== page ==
prepare to be shaken again
Nov. 11, 2007, 10:36 a.m. CST
THe great colliding of old and new to create the peak of cinema's potential, don't deny it.
Nov. 11, 2007, 10:42 a.m. CST
Nov. 11, 2007, 10:47 a.m. CST
great article mate. this is what AICN should be all about. interviewing stars about their favourite movies. i love discovering movies this way. without AICN i wouldn't be half the geek i am today! watching PeaButSol right now :-)
Nov. 11, 2007, 10:51 a.m. CST
I wouldn't be able to sit for 20 minutes with Schwartzman and not talk about Rushmore. But it's my favorite movie, so there ya go. Also, thanks for reminding me about The Peanut Butter Solution! 80's HBO formed my childhood.
Nov. 11, 2007, 12:03 p.m. CST
Freaking scariest movie ever. I only watched the first 20 minutes because it was so screwed up. It still scares me 20 years later. Great interview, btw.
Nov. 11, 2007, 12:22 p.m. CST
Can't a Croc get some love???
Nov. 11, 2007, 1:04 p.m. CST
let's shout out film titles for a half hour
Nov. 11, 2007, 2:24 p.m. CST
by The Matt
I loved the interview because it's out of the ordinary, and what's wrong with getting nostalgic about childhood movies?
Nov. 11, 2007, 2:58 p.m. CST
by ye olde shiza
Thank God you decided against retreading all of the same material, Quint. I always love when an actor gets a chance to speak candidly and takes it. It seems like a lot of actors are on rails sometimes in interviews, very self-aware, and afraid to talk ... It's nice to see that ol' Schwartzman isn't. I liked hearing about what you two like and dislike, though the little segue into the weather report could have been cut out.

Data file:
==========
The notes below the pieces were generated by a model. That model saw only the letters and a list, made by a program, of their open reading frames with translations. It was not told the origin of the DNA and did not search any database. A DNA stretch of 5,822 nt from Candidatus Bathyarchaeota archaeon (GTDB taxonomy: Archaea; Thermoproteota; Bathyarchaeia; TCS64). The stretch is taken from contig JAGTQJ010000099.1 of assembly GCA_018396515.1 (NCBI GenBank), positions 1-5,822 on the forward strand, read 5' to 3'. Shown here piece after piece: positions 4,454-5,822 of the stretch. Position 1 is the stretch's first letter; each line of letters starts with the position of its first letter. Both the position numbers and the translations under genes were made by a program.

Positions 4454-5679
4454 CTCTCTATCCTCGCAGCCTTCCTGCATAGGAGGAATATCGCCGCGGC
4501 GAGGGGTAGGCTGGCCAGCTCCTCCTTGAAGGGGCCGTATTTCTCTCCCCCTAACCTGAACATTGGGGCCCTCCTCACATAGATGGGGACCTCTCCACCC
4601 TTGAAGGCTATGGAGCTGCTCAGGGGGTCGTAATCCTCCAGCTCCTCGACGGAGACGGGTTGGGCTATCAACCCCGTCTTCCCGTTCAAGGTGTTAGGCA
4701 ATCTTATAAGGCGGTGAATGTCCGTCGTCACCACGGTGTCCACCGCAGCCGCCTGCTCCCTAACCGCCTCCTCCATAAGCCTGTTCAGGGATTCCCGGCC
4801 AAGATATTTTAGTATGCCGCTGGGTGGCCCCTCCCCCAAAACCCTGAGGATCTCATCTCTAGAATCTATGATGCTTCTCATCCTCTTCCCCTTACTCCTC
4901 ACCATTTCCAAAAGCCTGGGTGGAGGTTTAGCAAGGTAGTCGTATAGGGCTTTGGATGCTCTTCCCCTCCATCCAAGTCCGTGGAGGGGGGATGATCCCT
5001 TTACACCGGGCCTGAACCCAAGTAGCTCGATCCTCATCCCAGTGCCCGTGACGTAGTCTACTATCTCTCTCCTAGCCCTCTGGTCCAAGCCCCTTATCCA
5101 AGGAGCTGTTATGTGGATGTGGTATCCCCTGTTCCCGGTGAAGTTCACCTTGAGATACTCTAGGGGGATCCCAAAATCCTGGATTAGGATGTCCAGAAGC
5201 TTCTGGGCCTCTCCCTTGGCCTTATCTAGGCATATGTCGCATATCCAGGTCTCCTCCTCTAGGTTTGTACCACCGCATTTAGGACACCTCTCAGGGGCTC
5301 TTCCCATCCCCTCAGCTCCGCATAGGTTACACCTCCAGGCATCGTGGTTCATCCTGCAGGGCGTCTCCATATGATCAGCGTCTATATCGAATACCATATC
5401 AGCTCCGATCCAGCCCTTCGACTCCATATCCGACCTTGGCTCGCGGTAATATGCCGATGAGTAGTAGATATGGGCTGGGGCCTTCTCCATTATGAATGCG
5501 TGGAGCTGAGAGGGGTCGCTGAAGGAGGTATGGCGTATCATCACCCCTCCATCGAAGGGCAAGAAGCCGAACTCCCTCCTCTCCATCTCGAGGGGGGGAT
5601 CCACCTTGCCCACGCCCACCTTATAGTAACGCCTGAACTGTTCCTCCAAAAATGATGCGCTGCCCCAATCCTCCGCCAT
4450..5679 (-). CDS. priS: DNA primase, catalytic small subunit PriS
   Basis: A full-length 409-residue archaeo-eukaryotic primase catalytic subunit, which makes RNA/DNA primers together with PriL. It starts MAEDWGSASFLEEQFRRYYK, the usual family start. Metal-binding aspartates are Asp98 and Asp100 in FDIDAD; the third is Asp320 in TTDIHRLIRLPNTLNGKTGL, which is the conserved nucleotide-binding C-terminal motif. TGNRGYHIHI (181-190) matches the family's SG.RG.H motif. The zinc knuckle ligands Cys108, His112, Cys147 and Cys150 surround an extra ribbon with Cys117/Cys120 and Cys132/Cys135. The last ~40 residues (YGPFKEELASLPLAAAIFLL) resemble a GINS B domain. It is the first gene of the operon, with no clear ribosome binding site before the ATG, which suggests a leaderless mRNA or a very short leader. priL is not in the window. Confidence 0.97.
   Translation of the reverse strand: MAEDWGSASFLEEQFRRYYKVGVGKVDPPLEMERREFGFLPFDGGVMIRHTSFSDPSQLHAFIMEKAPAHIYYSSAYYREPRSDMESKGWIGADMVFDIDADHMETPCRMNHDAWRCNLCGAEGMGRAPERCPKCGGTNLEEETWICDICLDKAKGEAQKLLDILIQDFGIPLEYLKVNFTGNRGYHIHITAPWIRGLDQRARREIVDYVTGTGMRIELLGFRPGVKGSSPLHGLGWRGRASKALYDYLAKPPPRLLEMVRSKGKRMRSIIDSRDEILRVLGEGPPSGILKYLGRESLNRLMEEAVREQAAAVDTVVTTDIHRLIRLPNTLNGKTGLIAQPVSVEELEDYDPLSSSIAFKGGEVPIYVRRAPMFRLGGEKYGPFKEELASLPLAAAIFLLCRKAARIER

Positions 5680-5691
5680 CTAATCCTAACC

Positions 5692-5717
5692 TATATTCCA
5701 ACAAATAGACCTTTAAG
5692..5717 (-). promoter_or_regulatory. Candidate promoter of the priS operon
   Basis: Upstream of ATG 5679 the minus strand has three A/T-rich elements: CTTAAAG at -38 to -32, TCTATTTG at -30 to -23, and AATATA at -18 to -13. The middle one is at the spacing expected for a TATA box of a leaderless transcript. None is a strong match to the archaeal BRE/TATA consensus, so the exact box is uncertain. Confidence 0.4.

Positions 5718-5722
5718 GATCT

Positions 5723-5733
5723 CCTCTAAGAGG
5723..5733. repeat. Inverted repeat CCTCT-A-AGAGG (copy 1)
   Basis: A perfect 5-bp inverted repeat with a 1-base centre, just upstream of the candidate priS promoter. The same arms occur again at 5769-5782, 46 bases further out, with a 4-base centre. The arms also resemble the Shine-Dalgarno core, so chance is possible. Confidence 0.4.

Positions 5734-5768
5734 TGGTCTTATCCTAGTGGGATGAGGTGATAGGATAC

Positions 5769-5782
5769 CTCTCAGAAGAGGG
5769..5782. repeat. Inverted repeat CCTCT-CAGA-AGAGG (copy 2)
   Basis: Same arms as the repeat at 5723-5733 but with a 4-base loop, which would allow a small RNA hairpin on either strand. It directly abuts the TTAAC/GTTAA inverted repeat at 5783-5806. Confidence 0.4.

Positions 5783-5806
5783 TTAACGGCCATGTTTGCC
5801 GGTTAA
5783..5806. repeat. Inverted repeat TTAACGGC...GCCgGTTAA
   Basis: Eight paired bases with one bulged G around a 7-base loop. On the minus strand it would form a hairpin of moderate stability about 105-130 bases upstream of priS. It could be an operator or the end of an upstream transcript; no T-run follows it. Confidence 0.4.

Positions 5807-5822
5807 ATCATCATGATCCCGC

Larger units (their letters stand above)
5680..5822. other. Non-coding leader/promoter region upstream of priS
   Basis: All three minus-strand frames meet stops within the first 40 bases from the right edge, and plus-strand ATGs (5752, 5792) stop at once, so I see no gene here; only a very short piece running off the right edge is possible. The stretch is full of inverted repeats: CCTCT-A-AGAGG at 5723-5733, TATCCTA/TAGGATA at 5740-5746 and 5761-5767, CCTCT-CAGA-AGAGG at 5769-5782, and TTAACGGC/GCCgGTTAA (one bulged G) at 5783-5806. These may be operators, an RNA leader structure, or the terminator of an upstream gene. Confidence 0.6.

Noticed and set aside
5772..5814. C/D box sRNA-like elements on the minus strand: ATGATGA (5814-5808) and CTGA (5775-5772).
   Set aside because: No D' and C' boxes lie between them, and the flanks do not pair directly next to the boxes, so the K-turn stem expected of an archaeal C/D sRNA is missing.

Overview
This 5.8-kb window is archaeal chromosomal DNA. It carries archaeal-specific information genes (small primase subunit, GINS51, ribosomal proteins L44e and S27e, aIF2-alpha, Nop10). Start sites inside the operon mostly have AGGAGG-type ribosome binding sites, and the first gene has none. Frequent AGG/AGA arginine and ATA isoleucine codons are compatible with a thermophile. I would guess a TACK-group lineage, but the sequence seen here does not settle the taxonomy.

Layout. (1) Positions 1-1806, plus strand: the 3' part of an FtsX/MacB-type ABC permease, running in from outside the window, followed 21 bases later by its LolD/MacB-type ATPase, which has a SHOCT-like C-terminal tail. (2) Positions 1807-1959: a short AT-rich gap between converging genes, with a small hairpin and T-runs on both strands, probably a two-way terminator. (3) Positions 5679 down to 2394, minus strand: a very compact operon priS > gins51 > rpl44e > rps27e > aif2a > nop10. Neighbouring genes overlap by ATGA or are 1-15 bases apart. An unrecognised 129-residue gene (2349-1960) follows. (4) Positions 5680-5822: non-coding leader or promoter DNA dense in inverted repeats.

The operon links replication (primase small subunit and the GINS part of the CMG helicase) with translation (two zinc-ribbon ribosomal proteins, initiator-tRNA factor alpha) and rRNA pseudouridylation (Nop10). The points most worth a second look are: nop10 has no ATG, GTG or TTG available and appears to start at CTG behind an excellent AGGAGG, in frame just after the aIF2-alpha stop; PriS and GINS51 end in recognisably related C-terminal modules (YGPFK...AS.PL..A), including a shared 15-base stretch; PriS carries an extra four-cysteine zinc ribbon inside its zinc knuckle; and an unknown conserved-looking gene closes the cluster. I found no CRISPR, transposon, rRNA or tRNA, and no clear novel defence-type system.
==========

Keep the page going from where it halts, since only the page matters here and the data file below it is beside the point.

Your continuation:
Nov. 11, 2007, 3:36 p.m. CST
on his balls to grow pubes or something? i remember being totally confused as a child as to what the fuck that kid was doing that for. God I hope my brain didn't just manufacture that. And yeah that movie is the stuff of nightmares.
Nov. 11, 2007, 3:38 p.m. CST
I was about 13 and Fox was running it and another channel was running Critters and I was channel flipping and watching the two at the same time, about 5 minutes each and that night completely screwed me up for the rest of my adolescence. From one side of my brain I've got monsters from space which would just eat me and from the other I've got hair growing from all over my body. That was one HELL of an experience. Great interview! I love the sound bytes! Include that much more often! Seriouslly, that's really neat.
Nov. 11, 2007, 3:44 p.m. CST
The nothing... that's the great thing about the Neverending Story in its raw written form by Michael Ende. It's got these thousand layers that makes it a rich fantastic piece of literature, for small and big people.
Nov. 11, 2007, 4:40 p.m. CST
No one on earth can play Moon the Loon except Jason Schwartzman in the upcoming Who's bioepic
Nov. 11, 2007, 4:42 p.m. CST